Criticism of Scientific Management (Taylorism) – Essay

Taylor was criticised by various scholars among which most important are Oliver Sheldon, a British Management thinker, Miss Marry Parker Follett an American business Philosopher,

Sam Lewisohn, Elton Mayo, Peter Drucker and others. They charged that Taylor’s scientific management was impersonal and under emphasised the human factors. This criticism led to a series of experiments in industrial sociology and psychology.

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The classic Hawthorn experiment of Elton Mayo and other research studies on human relations and group dynamics in industry rejected Taylorism. Apart from these Taylors work was criticised on the ground.

1. Taylor was criticised on the ground that he was excessively utilitarian and impersonal, paying too little attention to the human element and that in his schemes, wages of labour did not increase in direct proportion to productivity increases. His scientific management was considered to be autocratic or at best paternalistic.

2. The Taylor’s philosophy were generally lazy and try to avoid work has also been disputed. It is evident from Brown’s analysis that ‘work is a essential part of mans life, since it is that aspect of life which gives him status and binds him to the society. When they do not like it the fault lies in the psychological and social conditions of the job, rather than the worker.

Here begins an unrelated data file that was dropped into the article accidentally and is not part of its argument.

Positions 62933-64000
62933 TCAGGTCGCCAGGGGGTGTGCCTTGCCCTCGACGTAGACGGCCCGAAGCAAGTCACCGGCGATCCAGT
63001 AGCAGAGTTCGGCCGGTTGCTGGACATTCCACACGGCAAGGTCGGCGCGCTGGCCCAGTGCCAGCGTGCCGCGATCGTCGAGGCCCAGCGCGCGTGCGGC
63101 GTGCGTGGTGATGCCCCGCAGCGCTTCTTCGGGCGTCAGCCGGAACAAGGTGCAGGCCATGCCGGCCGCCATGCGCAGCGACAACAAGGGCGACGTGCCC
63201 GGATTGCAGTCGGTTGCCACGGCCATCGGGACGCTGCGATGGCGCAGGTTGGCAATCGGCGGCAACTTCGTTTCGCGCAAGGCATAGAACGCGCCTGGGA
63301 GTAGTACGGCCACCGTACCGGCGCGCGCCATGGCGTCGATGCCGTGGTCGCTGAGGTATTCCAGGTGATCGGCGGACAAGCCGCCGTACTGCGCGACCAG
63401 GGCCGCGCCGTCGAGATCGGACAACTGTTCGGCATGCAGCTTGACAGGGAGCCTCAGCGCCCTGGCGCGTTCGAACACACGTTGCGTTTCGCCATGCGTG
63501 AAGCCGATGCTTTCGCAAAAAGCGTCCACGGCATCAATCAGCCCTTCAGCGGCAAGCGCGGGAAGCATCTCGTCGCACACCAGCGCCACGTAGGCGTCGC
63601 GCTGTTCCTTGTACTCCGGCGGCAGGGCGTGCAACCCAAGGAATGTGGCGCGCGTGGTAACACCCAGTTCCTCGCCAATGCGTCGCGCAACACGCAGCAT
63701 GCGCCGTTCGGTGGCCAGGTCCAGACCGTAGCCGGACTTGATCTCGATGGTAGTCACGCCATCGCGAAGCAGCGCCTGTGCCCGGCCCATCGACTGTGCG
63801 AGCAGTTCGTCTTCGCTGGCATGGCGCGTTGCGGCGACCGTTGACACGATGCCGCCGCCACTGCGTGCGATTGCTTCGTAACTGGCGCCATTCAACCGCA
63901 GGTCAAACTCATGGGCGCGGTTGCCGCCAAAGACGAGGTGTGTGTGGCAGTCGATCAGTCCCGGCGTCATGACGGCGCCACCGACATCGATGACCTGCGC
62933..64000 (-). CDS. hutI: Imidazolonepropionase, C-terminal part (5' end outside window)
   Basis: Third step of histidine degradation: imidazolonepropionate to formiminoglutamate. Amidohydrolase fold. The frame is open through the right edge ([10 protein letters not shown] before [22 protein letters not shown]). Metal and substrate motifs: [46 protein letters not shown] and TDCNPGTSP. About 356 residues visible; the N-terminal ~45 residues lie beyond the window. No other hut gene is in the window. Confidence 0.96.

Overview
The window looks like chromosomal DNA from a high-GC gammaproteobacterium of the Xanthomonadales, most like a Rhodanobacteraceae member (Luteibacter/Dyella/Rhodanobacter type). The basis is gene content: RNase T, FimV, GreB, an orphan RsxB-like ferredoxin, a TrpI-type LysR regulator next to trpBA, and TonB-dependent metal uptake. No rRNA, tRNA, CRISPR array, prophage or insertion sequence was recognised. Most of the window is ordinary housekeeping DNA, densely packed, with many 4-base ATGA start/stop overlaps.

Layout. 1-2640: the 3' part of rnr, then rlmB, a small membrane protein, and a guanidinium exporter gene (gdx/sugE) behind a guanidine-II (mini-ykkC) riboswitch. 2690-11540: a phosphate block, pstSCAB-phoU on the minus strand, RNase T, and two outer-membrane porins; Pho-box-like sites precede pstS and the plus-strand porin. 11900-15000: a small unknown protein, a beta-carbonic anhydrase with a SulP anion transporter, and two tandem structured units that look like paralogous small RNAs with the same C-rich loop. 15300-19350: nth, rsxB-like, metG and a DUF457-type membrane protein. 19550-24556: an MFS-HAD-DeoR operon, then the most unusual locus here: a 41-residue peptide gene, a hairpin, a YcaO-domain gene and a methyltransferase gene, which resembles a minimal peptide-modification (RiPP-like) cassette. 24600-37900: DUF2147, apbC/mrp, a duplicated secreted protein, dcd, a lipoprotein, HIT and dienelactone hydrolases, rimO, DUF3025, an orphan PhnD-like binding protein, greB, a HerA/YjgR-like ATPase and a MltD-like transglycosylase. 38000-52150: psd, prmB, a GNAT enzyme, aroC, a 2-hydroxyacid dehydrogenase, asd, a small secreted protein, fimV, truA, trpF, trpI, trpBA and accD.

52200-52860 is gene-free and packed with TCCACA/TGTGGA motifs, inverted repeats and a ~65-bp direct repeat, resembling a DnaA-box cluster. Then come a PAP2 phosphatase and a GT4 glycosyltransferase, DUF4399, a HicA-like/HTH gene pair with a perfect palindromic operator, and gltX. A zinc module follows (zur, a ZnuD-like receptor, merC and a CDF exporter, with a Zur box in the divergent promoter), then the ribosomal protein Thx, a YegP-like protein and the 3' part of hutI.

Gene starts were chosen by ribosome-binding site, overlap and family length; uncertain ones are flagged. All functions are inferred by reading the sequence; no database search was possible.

3. Another criticism of Taylor is that he did not properly understand the autonomy of the work. His emphasis on the minute division of the work and the specialization was severely criticised on several grounds.

(a) The work gets depersonalised, the worker becomes a mere cock in the machine and the relation between the worker and executive become remote as a result of which he lacks the sense of participation in the work more than everything the worker finds no outlet to exhibit all his abilities and potentialities.

(b) Secondly it may be bad to automation of the worker which may have psychological and neurological Consequences.

(c) Thirdly, Taylor’s division of work, people in planning and executive division, has severely been criticised. It is argued that in such a situation it is difficult to develop proper team spirit and if planning is totally diverted from execution it is difficult to secure the participation of the workers in the progress of the firm.

Despite ‘the limitations and adequate understanding of human psychology sociology and the anatomy of work Taylor work remain supremely important. The contribution of Taylor can be summed up as under:

(a) He was the first to apply scientific principles to the problems of management.

(b) He was the first to state that it was the duty of management to tell the workers what was expected of them and also to specify the way in which the job is to be performed.

(c) He was the first to advocate the mental revolution on the part of both employers and employees.

(d) He was the first to give us systematic experiments on time and motion study.

(e) He was the first to recognize the need to separate the planning of work from its execution.

(f) He was the first to innovate the concept of the use of “functional foreman”.